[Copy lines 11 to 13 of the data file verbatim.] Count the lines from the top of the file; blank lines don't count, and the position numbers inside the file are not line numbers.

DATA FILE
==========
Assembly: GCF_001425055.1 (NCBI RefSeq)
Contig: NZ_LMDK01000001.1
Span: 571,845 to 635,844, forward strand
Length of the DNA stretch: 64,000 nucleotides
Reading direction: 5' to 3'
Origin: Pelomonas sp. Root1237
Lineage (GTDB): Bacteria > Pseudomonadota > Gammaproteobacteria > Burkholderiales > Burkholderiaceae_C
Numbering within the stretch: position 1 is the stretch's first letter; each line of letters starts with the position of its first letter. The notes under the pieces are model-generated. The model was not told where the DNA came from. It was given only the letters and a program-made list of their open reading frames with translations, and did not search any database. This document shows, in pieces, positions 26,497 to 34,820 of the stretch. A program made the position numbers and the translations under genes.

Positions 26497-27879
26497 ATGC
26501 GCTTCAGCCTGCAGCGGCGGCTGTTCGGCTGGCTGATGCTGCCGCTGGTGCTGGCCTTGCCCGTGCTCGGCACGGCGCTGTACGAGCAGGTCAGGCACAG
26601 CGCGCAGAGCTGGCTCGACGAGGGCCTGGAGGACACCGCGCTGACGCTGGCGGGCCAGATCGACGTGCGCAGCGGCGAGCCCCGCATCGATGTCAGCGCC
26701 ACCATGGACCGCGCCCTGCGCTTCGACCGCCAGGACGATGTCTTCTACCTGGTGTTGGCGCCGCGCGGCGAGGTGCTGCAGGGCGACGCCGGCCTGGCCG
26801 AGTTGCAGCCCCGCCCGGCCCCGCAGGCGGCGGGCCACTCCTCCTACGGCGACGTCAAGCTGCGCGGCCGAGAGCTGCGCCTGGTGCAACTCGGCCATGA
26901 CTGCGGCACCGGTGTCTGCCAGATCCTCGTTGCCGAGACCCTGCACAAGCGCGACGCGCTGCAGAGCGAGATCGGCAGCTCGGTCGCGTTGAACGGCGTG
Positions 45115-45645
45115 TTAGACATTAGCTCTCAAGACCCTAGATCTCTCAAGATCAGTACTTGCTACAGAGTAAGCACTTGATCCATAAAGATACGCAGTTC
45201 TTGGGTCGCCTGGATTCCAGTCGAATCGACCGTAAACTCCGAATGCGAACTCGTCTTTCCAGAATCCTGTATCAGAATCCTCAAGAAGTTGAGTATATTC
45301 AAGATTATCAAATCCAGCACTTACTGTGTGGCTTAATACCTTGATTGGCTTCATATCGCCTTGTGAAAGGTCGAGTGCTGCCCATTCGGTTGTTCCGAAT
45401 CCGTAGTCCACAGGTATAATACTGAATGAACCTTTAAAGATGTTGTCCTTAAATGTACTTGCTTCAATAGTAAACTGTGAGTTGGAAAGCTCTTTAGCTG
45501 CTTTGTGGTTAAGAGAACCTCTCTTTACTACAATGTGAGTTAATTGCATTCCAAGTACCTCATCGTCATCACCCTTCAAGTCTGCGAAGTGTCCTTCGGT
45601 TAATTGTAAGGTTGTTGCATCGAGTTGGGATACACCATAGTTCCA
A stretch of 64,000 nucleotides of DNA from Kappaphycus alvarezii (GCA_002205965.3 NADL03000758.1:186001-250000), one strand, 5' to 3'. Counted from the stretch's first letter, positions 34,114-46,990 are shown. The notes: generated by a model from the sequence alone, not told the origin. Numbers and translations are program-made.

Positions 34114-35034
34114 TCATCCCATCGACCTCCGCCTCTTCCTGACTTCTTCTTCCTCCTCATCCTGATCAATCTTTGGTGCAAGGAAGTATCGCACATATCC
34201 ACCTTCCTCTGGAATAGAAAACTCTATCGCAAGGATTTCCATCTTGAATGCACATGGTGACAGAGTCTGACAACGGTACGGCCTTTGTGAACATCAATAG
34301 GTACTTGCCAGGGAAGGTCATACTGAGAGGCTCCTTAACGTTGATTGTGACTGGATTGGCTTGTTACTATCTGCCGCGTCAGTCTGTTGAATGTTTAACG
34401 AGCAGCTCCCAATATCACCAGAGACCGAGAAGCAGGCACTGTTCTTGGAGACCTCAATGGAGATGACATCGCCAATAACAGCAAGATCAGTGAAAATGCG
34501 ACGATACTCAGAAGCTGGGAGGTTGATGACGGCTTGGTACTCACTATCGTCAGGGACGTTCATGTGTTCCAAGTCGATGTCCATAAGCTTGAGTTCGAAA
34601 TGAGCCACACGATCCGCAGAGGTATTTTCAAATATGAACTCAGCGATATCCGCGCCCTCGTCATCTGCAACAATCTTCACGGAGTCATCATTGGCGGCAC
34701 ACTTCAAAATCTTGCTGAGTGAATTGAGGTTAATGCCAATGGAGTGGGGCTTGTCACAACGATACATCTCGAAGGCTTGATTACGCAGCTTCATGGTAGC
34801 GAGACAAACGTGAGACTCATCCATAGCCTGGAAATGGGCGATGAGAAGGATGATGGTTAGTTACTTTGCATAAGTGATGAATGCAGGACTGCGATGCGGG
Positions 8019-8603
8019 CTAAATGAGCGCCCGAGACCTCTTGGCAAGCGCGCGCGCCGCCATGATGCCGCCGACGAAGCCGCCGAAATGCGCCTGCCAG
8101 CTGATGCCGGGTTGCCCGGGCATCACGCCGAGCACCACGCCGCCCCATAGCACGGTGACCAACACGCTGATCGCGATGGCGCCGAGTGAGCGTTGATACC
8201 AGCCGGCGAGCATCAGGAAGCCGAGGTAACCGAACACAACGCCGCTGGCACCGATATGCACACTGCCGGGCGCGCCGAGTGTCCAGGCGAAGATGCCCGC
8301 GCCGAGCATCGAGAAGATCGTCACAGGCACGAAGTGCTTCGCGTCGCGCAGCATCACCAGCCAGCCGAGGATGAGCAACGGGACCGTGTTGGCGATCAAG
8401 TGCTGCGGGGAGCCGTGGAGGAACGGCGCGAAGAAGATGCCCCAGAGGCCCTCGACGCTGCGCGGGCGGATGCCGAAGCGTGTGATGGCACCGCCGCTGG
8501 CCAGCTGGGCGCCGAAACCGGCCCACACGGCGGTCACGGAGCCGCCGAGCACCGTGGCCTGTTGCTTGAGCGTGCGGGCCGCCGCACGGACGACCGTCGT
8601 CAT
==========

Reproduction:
26501 GCTTCAGCCTGCAGCGGCGGCTGTTCGGCTGGCTGATGCTGCCGCTGGTGCTGGCCTTGCCCGTGCTCGGCACGGCGCTGTACGAGCAGGTCAGGCACAG
26601 CGCGCAGAGCTGGCTCGACGAGGGCCTGGAGGACACCGCGCTGACGCTGGCGGGCCAGATCGACGTGCGCAGCGGCGAGCCCCGCATCGATGTCAGCGCC
26701 ACCATGGACCGCGCCCTGCGCTTCGACCGCCAGGACGATGTCTTCTACCTGGTGTTGGCGCCGCGCGGCGAGGTGCTGCAGGGCGACGCCGGCCTGGCCG